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Around The World In 80 (And More) Street Food Dishes
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Around The World In 80 (And More) Street Food Dishes

Just launched in the USA the street food book by French chef and photographer Jean-Francois Mallet: the result of a reportage spanning 26 different countries

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Where should one look for the best and tastiest recipes? Just go to the street corners of the world and look for the best street food: a local market, a souk, an improvised street stall in Europe or Asia. That’s what French chef, cookbook author and (foodie) travel photographer Jean-François Mallet suggests in his latest book, full of recipes and mouth-watering photos, Take Away, which has just been published in several languages, including English.

His around-the-world tour includes the best recipes from 26 different countries, which he gathered in a decade of travels – from Neapolitan pizza to eat folded over four times, to tomato bruschetta with anchovies and olive oil from the Boqueria in Barcelona, to the noodle soups from steamy kiosks in Shanghia, to takoyaki (octopus stew) purchased on the streets of Tokyo. There are also cheese and thyme sandwiches on the beaches of Bahia, Brazil, snails in Marrakech, spiced duck with coriander in alleyways in Vietnam, Crimean cherries bought at Eastern European stands, or sliced watermelon to beat the hot crowds in Mumbai.

From snacks to real meals, for Mallet, traveling is a culinary experience within everyone’s reach. The chef-photographer worked as cook all around the world, and his book accompanies each photograph with a recipe that allows readers to re-create their favorite dishes at home.

His credo? Forget the haute-cuisine of the world: there’s lots to learn from the authenticity and simplicity of the globe’s best street food. FDL wanted to know more.

Your book features 120 different recipes and locations from around the world, often extraordinary in their beauty and simplicity. What’s the secret of rendering street food so gourmet?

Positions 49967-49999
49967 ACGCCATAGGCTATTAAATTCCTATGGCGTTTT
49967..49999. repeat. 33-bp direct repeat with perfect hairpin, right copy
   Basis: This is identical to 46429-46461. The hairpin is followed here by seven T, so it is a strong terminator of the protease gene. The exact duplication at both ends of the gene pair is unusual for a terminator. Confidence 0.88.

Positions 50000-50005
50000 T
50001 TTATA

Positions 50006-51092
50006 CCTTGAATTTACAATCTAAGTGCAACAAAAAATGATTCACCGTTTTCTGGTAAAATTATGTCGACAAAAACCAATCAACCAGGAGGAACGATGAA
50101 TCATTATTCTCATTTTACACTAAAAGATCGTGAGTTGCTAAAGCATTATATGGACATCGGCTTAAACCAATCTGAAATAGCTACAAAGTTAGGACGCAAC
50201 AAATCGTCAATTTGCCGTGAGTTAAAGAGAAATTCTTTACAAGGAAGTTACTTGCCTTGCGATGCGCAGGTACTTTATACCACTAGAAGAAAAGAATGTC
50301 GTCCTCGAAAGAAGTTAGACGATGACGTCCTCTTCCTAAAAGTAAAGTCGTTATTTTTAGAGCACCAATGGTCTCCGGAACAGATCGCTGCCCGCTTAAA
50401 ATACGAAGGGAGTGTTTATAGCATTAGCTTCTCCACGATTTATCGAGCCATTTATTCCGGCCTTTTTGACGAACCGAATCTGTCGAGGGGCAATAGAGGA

The great part about street food is that you can watch as it’s being prepared. So the customer can see how clean it is, and how the dish is being prepared. Variety is a key element of street food, but so is the simplicity: one can find both classic, local dishes as well as culinary creations. And most importantly, it’s accessible to everyone: easy to appreciate and never too expensive. The same recipe is often found in many different places and all you have to do is choose the place with the longest lines. I’d like to add that eating without dishes and cutlery is often a lot of fun.

Which country has the most amazing street food in your opinion?
Well, Asia in general – and more specifically, Thailand, Japan and Vietnam are my favourites. The cuisine varies from place to place and you can go a long time just by eating street food.

And your favorite recipe? Or rather, the one you’ve made most often at home?
Pho soup: it’s a Vietnamese specialty made from slices of veal or chicken, served with fresh herbs, noodles and rice. It’s complete, delicious, abundant and even healthy.

Do you think even the best chefs have something to learn from street food?
Of course: simplicity, tasty, and authentic. This is often the opposite of what we find in more “sophisticated” or technique-driven cuisines that we find in luxurious restaurants.

And what’s your next trip going to be?
I’m planning a trip to Uzbekistan, a Muslim country in Asia, where they drink vodka, thanks to a strong Soviet influence. I think I’ll find its cuisine very interesting.

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